William H. Gross is founder and co-chief investment officer of the investment management firm Pimco.
The popular TV series “Breaking Bad” may be an appropriate analogy for the U.S. “fiscal cliff” and ongoing debt crisis. In the show, a chemistry teacher is lured into producing crystal meth. As the title indicates, his middle-class life turns from a temporary high into something much worse, the conclusion of which viewers will learn next year.
Washington, it seems, has a similar story. Hooked on the temporary high of tax cuts and increased entitlements over the past several decades, the nation’s capital is approaching the end of the line traveled by most addicts: Reform, or suffer the consequences.
At first blush, the comparison to a methhead might seem a bit of a stretch. Despite approaching the edge of the fiscal cliff with a deficit equivalent to 8 percent of gross domestic product, the United States is still considered the “cleanest dirty shirt” in global financial markets. Whenever an authentic crisis (Lehman Brothers in 2008) or a minor aftershock occurs, investors buy U.S. Treasury bonds, the dollar rises and this country’s reserve-currency status is reaffirmed. The United States still seems to be the first destination of global capital in search of safe (although historically low) prospective returns.
Our fiscal chemistry lab, however, may be conducting more destructive experiments than investors acknowledge. Warning signs and distress flares are being sent out by more than the credit rating agencies. Recent annual reports issued by the International Monetary Fund, the Bank for International Settlements and our own Congressional Budget Office speak to what economists term a fiscal gap — a deficit that must be closed if a country is to stabilize its debt as a percentage of GDP. It is not necessary, these reports say, to be totally drug-free; a small deficit, after all, has been a trademark of the United States for decades. But a fiscal gap that exceeds minor levels — 2 to 3 percent of GDP — must be closed, or a country’s financial foundation and, ultimately, its economy may unravel. Its growth rate will almost surely slow down and fail to lower high levels of unemployment.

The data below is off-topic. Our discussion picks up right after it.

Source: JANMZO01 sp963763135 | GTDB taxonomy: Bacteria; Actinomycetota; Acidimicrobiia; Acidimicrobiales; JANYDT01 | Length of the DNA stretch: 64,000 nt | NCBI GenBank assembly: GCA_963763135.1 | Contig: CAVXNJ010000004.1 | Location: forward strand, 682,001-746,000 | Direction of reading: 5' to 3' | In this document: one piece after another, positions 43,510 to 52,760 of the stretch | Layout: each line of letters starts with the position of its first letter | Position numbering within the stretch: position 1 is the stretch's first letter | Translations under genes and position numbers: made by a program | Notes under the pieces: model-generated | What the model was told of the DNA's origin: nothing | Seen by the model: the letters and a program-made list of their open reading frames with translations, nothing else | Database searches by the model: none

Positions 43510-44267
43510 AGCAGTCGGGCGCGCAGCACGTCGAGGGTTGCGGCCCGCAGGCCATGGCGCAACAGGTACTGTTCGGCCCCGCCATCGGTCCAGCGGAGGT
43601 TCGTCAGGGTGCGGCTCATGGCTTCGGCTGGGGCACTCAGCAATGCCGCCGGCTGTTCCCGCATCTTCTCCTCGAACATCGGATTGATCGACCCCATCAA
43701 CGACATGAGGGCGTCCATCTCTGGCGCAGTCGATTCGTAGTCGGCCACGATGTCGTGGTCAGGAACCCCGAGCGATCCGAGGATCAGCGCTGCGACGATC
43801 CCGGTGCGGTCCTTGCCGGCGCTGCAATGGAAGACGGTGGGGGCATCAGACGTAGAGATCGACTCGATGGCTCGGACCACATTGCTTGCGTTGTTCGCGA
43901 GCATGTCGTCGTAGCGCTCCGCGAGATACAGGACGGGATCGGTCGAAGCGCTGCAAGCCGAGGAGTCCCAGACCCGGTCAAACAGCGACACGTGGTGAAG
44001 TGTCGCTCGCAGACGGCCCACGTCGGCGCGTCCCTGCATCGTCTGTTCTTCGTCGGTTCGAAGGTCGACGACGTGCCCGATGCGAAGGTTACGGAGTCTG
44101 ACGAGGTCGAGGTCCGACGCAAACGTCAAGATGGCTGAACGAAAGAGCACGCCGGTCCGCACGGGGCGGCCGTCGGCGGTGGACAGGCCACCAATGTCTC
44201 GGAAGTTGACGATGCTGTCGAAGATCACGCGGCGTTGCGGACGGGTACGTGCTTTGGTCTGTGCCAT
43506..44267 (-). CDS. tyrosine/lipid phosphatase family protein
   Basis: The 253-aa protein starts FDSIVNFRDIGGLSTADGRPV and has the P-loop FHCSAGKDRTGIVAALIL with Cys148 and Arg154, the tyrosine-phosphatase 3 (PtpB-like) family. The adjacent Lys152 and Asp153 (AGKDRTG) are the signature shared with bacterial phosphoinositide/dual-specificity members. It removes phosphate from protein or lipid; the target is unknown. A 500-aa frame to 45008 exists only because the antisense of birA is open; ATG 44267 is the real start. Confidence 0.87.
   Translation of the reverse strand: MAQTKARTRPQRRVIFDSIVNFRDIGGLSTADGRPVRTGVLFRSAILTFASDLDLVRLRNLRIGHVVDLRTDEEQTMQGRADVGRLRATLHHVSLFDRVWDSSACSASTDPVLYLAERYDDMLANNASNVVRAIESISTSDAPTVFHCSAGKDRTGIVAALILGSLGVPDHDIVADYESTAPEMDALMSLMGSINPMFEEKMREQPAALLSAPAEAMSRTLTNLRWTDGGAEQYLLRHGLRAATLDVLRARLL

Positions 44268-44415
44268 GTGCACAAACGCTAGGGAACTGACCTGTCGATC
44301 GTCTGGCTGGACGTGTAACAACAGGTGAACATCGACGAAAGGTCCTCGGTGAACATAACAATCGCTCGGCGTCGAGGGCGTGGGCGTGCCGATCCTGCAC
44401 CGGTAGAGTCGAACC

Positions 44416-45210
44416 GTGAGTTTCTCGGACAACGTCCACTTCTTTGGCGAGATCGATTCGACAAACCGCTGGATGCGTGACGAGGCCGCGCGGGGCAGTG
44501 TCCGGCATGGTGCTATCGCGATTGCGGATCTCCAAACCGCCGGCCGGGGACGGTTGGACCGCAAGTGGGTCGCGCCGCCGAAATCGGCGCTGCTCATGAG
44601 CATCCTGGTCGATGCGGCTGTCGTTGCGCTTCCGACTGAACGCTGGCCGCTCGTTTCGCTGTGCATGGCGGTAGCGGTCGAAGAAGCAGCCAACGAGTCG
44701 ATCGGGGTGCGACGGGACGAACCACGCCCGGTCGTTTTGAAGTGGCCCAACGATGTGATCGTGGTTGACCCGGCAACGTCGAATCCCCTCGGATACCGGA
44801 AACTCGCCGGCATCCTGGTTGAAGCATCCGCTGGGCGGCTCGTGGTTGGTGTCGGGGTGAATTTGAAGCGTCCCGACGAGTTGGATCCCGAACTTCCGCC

The United States, it turns out, is a fiscal-gap serial offender by the standards of all three of these respected independent authorities, approximating an average gap of 8 percent of GDP. Compared with Germany and Canada, the United States is addicted to deficits and committed to future spending far beyond reasonable comparison. In fact, the company we keep includes Greece, Spain, Britain and Japan — a rogues’ gallery of debtor nations that have abused deficit financing for decades.
A few numbers may be illustrative. The CBO’s fiscal gap of nearly 8 percent, for instance, suggests we need to raise taxes or cut spending by an amount equal to $1.6 trillion per year. Yet the expiration of the Bush tax cuts and other provisions included in the congressional supercommittee’s “grand bargain” was a $4 trillion battle plan over 10 years, or $400 billion per year.
In other words, the CBO’s fiscal-gap estimate is four times the amount entertained by the supercommittee. Although the CBO’s annual report makes no recommendations about how to close the gap, it does warn that time is of the essence. A continuing overdose of $1 trillion or more per year in fiscal deficits will increase the gap by as much as half a percent in 2014 and result in a debt-to-GDP percentage that exceeds 100 percent, a level at which economists Kenneth Rogoff and Carmen Reinhart show has historically slowed GDP growth.
This potential impact on long-term growth is the critical reason why our near-term fiscal cliff must be avoided and a long-term fiscal compromise initiated that begins to close the fiscal gap. Clearly, the ad hoc budgetary triggers set to take effect Dec. 31 are extreme and counterproductive on both the revenue and spending sides. Draconian cuts to defense and dangerous increases to middle-class tax rates are destructive fantasies spun inside closed-door Washington chambers. Instead, in late November, whoever has been elected president should focus on where the money is: higher tax rates on capital gains and income for the wealthy, and reduced long-term entitlements in Social Security, Medicare and Medicaid for all Americans. The fiscal gap must be closed from both ends.
Should substantial and, importantly, believable progress not be made over the next few months, rating services as well as global creditors may begin to desert our “clean dirty shirt” markets and turn to other nations more focused on breaking the long-term habit of debt addiction. If so, a long-term secular trend of higher interest rates, a lower dollar and stunted GDP growth would contaminate an already polluted fiscal chemistry lab with a fiscal gap of growing and unacceptably large proportions.